CONTACT: Arnice Cottom, 202-777-3913
American Journal of Public Health January issue research highlights:
Fentanyl-associated overdoses more prevalent in disadvantaged communities
Drug-related deaths that involve fentanyl are more common in low-income neighborhoods, a study in the January issue of AJPH finds.
Researchers examined records of fatal drug overdoses at the Cook County Medical Examiner’s Office in the Chicago area from 2014 to 2018. They identified 1,433 fentanyl-involved overdoses and 1,838 overdoses that did not involve fentanyl.
When the deaths were categorized by ZIP code, low-income neighborhoods tended to have more fentanyl-involved overdoses. Such overdoses were more likely among males, blacks and Hispanics and younger people.
Originally approved to treat severe pain, fentanyl is a synthetic opioid. As it is inexpensive, it is often mixed with heroin, enabling illicit drug dealers to make a higher profit, the researchers said. Fentanyl is also mixed with cocaine, Oxycontin, Xanax and other drugs.
Drugs sold in low-income neighborhoods tend to be cheaply made and many times laced with
fentanyl, researchers said, greatly increasing the possibility of overdose. The problem is similar to the socio-economic split between cocaine and crack in the 1980s, when the latter inexpensive drug devastated disadvantaged communities, the researchers noted.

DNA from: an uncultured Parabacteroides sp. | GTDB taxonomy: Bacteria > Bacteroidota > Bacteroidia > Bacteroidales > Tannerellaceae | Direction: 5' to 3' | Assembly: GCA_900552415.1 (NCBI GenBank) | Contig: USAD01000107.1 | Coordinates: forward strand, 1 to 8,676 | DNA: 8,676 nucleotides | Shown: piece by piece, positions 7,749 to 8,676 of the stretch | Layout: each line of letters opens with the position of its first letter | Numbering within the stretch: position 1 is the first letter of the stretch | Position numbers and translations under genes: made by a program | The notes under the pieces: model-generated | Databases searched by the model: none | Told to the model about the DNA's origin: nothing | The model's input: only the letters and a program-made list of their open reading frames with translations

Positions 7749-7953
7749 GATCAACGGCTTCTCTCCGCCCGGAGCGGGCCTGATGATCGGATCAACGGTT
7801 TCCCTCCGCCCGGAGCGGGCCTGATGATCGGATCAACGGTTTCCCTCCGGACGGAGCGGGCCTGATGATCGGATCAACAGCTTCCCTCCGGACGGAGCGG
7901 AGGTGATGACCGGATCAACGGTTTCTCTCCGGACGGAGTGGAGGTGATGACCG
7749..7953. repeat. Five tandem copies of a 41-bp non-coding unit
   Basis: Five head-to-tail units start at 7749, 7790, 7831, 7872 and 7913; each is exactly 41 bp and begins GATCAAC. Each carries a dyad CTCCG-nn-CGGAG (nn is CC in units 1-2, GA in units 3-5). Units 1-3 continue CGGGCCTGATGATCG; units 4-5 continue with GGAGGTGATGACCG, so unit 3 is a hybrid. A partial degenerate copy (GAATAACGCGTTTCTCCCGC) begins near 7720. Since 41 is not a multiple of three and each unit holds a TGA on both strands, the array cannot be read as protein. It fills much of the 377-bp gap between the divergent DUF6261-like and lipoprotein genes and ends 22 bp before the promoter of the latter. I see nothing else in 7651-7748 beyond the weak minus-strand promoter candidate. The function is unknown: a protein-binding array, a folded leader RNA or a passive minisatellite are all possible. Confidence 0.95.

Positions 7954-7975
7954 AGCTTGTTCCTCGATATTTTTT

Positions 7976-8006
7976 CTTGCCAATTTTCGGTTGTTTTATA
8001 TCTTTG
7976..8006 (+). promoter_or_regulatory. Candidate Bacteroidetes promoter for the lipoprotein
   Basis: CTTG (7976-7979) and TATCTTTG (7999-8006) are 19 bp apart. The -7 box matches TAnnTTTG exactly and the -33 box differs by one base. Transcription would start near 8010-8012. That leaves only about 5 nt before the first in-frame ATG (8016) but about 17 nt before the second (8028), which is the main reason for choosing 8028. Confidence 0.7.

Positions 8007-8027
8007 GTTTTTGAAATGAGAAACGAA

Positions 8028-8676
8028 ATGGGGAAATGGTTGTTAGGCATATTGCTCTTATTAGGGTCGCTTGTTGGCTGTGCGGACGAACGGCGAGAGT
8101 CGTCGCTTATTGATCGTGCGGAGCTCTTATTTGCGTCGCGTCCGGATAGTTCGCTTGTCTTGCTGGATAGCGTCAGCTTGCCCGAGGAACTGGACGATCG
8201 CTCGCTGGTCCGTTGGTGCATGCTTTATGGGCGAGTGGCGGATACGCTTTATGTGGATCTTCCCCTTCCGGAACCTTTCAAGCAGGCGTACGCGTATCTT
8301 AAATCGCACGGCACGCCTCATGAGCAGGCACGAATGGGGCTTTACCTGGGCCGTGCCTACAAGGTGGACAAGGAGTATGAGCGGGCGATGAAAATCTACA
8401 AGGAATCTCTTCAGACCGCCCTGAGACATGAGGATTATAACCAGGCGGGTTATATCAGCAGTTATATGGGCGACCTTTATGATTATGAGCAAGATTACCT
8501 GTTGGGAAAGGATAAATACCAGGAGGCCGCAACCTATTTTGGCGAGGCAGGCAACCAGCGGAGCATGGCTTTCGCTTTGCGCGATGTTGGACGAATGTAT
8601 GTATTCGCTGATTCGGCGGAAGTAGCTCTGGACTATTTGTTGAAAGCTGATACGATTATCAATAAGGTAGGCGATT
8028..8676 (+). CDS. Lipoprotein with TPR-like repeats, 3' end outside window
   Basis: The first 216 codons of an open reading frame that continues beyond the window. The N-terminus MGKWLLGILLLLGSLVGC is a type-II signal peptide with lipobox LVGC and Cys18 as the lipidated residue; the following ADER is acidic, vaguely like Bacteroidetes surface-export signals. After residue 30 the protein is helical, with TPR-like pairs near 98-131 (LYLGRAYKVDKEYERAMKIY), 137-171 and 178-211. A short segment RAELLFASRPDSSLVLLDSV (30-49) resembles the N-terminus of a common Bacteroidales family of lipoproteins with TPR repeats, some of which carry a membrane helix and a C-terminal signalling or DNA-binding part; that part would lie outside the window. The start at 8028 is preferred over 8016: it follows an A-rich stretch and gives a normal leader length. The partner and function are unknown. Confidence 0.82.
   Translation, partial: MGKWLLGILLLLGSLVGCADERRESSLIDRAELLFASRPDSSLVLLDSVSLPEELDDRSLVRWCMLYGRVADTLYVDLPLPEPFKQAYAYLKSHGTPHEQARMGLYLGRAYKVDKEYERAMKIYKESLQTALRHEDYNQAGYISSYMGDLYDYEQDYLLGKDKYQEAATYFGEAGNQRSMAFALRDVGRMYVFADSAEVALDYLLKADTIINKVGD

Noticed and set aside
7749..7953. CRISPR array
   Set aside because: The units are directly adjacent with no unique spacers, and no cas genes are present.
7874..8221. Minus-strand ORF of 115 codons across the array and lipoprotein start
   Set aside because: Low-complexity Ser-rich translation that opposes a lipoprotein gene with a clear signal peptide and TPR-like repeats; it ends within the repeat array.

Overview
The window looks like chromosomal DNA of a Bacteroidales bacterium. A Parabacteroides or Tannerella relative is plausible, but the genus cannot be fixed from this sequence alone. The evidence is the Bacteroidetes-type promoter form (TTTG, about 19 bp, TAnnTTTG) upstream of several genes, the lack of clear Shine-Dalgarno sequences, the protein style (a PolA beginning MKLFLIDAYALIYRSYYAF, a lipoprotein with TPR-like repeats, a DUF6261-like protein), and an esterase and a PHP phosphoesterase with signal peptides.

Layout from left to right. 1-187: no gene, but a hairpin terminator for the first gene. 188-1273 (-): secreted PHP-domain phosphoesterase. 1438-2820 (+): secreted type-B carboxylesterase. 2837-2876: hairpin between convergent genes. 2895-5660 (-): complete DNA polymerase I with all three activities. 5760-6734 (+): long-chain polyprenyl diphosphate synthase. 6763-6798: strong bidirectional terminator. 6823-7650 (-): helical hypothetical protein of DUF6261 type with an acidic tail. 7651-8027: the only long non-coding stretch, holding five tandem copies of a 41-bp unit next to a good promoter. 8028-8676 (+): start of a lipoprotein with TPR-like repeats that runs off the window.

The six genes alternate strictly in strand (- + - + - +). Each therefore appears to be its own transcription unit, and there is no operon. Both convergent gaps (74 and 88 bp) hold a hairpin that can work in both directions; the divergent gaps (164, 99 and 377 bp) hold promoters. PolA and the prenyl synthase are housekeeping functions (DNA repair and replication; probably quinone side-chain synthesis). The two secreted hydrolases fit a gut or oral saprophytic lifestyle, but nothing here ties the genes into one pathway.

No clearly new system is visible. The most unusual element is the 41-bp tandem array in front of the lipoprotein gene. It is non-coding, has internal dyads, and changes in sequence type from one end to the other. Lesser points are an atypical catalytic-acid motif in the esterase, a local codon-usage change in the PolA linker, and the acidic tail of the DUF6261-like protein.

Neighborhood risk factors may be reduced through public health programs, such as those that improve infrastructure, community development and local health care, researchers said.
“Future research should explore modifiable aspects of neighborhood deprivation that can be used to create actionable policy and interventions for prevention of fentanyl-involved overdoses,” the study authors said.
[Author Contact: Elizabeth D. Nesoff, PhD, Columbia University Mailman School of Public Health, Department of Epidemiology, “The Geographic distribution of fentanyl-involved overdose deaths in Cook County, Illinois
Over-the-counter dietary medicines linked to eating disorders in women
Young women who use over-the-counter medicines to control weight are at risk for eating disorders, a study in the January issue of APHA’s AJPH finds.
Researchers examined results of the U.S. Grow Up Today Study from 2001 to 2016, focusing on young women ages 14 to 36 who used diet-control medicines that were sold without a prescription. Over 10,000 participants were identified as using diet pills, and over 40,000 were identified as using laxatives. The researchers wanted to find out how many of the medicine users developed or had an eating disorder, such as anorexia nervosa or bulimia nervosa.
The study found that women using diet pills were at least five times more likely than other women in their age group to receive an eating disorder diagnosis within one to three years. Women using laxatives were at least six times more likely to receive a diagnosis.
Over-the-counter dietary medicines are not recommended for healthy weight control and may contribute to behavioral, physiological and psychological issues that lead to unhealthy eating habits, the researchers said.